End of August, Rianne – former treasurer of Studenten voor Morgen – and myself, returned from China, where we spend a little over a month travelling and, for the most part, participating in a summer school on Chinese sustainability issues at Tsinghua University in Beijing.
Tsinghua is seen as the best university of China by the people who go there and as one of the best two, together with the nearby Beijing University, by other people. We followed the programme with a group of around 25 international students and 25 native Chinese students, which resulted in an interesting mix of perspectives, lots of new knowledge on Chinese environmental issues, and tons of fun nights of karaoke, Tsingtao and delicious Chinese delicacies (chicken feet come highly recommended).
The programme started off with a welcome party: the first every party I attended that was set around a PowerPoint presentation. While some of us, including myself, had answered the question about dietary preferences earlier in the day by stating we would prefer vegetarian food, literally everything in the buffet except the fruit contained meat. Eating around the salami and ham, the party started and quite a party it was. We witnessed our presenter of the night breaking out into a paint brush (not a typo) dance all around us, while we were still sitting at our dinner tables drinking tea, saw some great Pakistani-Indian dancing and an awesome combo of Ghanaian-Nigerian heritage. Rianne and I joined Mayowa, BB and Deborah on the stage for the latter, which caused our presenter to ask us to show some Dutch dance tradition. Rianne was alert enough to run off stage, so this left me to tell the crowd that the Netherlands just was not that traditional and that there was certainly no such a thing as a wooden shoe dance.
Our days consisted of two lectures of two hours and a selection of field trips. Most of the lectures were on air and water pollution, but Chinese history and Chinese culture were also covered. Especially the lectures on air pollution were very informative and really went into the Chinese situation. Interesting statements were made (“The number of cars is not a problem, every family should be able to have two cars, we just have to make them cleaner”) and a dichotomy between technological and behavioural change surfaced. For reasons easily guessed, the whole country seems to stay away from stating anything that would go against the growth-paradigm China is now in. However, a lot of initiatives do arise to make this growth (technologically) cleaner, because pollution is happening all around and is experienced by everyone.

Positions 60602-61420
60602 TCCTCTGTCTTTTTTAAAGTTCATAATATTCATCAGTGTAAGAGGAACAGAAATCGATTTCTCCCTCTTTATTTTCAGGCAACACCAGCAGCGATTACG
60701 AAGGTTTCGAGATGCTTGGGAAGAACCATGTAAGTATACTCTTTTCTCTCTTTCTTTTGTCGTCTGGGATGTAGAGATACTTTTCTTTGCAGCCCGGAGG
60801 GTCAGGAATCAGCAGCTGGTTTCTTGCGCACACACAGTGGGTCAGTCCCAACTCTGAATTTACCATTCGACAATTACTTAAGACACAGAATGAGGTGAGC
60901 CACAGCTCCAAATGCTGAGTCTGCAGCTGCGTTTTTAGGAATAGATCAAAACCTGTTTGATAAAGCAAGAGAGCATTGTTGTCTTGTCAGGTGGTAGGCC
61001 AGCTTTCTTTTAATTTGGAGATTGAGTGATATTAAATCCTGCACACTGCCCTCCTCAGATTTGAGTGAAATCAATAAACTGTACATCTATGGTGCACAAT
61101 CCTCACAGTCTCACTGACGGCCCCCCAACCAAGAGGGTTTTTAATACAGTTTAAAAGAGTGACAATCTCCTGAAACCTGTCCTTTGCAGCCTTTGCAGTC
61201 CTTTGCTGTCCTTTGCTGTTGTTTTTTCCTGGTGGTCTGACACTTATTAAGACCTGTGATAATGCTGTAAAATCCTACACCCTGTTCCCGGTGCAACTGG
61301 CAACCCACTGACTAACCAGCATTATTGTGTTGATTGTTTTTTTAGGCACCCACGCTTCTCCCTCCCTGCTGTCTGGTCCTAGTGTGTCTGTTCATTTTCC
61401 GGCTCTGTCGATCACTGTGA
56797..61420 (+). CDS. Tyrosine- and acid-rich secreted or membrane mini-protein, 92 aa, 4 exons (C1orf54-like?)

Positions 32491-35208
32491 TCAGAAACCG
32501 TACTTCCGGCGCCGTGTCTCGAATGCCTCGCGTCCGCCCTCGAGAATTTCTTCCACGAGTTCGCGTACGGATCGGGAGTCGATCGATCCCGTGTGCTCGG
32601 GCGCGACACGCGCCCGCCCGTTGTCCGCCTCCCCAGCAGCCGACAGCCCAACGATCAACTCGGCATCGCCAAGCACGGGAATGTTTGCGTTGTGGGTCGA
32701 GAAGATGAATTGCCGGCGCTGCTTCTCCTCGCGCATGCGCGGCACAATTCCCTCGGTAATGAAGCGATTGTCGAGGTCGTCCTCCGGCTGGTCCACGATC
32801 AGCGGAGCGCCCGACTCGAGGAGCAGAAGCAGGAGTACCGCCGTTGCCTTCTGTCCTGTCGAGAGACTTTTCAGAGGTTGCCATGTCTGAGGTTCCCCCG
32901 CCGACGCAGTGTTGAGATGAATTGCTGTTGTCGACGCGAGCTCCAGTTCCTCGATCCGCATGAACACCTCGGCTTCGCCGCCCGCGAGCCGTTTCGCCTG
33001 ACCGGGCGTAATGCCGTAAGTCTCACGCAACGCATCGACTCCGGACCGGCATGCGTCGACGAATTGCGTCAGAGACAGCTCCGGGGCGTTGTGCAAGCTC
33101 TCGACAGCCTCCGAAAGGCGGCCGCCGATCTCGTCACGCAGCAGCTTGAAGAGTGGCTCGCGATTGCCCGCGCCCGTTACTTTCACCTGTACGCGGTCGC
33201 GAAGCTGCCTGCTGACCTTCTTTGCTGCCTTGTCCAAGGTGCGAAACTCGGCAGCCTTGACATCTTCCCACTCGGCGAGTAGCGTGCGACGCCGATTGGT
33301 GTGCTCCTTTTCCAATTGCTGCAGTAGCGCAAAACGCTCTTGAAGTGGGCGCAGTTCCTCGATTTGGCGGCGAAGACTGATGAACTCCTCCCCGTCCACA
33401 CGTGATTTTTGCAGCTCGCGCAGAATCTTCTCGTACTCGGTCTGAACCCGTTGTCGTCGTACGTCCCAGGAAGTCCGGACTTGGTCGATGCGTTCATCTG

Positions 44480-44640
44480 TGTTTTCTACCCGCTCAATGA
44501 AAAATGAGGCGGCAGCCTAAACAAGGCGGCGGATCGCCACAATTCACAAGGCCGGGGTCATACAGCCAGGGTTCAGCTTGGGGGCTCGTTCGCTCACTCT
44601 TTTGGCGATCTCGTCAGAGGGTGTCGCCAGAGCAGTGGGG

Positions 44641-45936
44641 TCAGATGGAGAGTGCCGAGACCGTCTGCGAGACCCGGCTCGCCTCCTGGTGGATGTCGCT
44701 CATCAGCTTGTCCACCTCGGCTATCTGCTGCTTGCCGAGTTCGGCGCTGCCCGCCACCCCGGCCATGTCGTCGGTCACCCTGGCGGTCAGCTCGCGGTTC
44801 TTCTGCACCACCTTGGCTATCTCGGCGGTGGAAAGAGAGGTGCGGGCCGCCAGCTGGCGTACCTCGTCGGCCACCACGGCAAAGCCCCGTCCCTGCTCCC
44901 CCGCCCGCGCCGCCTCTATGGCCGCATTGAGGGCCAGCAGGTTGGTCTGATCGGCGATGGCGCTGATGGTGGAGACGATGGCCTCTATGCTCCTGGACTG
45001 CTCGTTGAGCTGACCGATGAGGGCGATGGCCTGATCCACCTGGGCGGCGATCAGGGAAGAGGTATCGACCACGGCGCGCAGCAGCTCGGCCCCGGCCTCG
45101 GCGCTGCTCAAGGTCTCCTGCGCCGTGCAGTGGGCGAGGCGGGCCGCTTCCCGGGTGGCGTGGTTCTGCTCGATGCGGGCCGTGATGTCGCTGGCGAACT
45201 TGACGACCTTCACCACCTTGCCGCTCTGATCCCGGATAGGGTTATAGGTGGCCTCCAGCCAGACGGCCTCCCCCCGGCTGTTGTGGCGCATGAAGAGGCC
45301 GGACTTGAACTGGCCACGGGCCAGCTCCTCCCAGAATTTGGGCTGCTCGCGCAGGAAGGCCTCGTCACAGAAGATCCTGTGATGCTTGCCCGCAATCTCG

One of the coolest things we did was the field trip to the Great Wall. Although this was not necessarily related to sustainability, it was great for team building. Among the more sustainability-related field trips were visits to the labs of Tsinghua, the Beijing meteorological institute, an eco-industrial park, and – my personal favourite – a waste water treatment plant. The huge terrain housed different types of filters and treatment facilities and though the odour was not great, it was interesting to learn how much of an issue water scarcity can be, especially coming from a country where the issue has always been having too much water. A particularly inconvenient way of experiencing water and electricity shortages was the hot shower schedule that would allow hot showers in the morning only until nine am – very inconvenient after a night out…